With the Senate Judiciary Committee advancing the “Gang of Eight” comprehensive reform bill, attention returns to the larger Senate. In a Univision interview Sunday, Sen. Robert Menendez said the bill falls short of 60 votes—far short of the 70 some Gang of Eight members predicted this spring. Now the speculation becomes “will they” or “won’t they” vote for the Schumer-McCain bill. Some early notables include Mitch McConnell (“undecided”), Rand Paul (“a very good chance”), and key Democrats who voted down reform in 2007. Get ready for the week of June 10, when S.744 will arrive on the Senate floor for debate.
Politico has a thorough rundown of how things stand in the House of Representatives. They report the House “Gang of Eight” is beginning to write the bill and that health care for registered provisional immigrants “appears to be settled,” but tying E-Verify to legalization could become problematic. While Speaker of the House John Boehner doesn’t picture much of a future for the Senate bill in his chamber, he says, “The House will work its will and produce its own legislation.” On the House Judiciary track, Rep. Darrell Issa introduced the SKILLS Visa Act, which addresses international STEM students, foreign-born entrepreneurs, and H-1B workers.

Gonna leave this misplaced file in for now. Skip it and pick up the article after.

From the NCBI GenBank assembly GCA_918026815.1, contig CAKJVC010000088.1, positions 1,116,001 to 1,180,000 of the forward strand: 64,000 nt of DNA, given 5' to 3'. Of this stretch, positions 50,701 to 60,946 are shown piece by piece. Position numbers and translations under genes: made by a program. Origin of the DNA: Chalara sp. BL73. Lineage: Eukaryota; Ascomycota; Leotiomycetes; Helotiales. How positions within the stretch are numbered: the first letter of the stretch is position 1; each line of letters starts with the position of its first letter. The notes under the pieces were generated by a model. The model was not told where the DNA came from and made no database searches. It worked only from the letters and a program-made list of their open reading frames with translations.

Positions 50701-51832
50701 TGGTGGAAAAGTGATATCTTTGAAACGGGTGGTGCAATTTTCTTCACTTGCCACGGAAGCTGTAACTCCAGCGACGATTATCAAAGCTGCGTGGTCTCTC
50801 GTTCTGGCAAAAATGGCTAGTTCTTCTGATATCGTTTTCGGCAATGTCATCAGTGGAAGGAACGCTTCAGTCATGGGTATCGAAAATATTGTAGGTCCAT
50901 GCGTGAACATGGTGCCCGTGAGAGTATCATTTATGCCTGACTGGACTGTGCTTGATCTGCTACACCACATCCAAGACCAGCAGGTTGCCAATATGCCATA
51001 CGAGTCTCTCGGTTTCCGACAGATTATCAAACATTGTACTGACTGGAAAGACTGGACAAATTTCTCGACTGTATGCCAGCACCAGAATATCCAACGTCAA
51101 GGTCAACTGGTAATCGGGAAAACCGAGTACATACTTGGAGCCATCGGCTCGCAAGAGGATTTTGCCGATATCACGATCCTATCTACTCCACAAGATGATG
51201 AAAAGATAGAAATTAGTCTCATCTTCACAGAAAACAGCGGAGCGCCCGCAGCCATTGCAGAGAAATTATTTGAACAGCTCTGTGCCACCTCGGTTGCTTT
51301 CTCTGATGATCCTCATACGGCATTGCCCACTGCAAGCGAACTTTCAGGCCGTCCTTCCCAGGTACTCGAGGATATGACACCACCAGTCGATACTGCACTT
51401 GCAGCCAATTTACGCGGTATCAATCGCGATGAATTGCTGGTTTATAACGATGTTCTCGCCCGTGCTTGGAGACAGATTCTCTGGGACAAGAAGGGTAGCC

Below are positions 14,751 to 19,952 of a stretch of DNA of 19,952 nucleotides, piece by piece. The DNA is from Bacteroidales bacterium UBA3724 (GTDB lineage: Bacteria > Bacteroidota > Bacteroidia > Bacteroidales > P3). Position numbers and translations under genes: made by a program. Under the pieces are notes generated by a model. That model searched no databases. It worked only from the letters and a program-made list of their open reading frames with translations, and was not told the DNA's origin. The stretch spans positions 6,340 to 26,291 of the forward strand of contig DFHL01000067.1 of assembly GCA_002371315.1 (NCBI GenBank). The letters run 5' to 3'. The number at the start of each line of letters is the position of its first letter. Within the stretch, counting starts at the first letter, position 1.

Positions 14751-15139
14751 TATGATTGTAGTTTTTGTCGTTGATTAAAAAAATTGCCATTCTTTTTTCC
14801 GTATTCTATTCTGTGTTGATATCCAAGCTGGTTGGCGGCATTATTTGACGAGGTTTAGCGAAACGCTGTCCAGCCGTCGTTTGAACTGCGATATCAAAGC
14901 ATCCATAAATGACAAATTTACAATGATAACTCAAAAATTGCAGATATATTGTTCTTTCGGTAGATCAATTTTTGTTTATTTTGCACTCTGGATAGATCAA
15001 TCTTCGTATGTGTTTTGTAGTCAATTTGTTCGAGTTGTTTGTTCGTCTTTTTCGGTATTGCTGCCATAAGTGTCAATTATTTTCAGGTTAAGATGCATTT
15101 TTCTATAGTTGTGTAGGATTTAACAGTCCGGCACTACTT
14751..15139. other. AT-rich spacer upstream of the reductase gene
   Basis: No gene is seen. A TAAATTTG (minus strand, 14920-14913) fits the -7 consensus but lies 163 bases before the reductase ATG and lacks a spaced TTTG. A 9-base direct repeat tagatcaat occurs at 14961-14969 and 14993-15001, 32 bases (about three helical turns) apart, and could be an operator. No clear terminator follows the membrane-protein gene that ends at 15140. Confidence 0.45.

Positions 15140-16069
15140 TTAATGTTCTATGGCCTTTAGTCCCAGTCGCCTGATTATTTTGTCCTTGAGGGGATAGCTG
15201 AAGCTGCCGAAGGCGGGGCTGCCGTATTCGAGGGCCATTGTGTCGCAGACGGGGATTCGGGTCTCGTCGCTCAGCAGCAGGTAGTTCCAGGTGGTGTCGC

The battle is shaping up for Republican votes in Congress, but while a recent Washington Post/ABC poll finds that 58 percent of Americans “support a path to citizenship,” 52 percent of Republican voters do not. Furthermore, those Republicans “say they could not support a congressional candidate who backs a path to citizenship.” One Republican who will stand by immigration reform to the end? Jeb Bush, who helped launch the March for Innovation to promote reform via social media last week.
Lastly, a bit of important, but non-reform, immigration news: As reported by the Associated Press, “a federal judge ruled Friday that the office of America’s self-proclaimed toughest sheriff [Maricopa County’s Joe Arpaio] systematically singled out Latinos in its trademark immigration patrols, marking the first finding by a court that the agency racially profiles people.” Arpaio, who has long touted his enforcement tactics, plans to appeal the decision.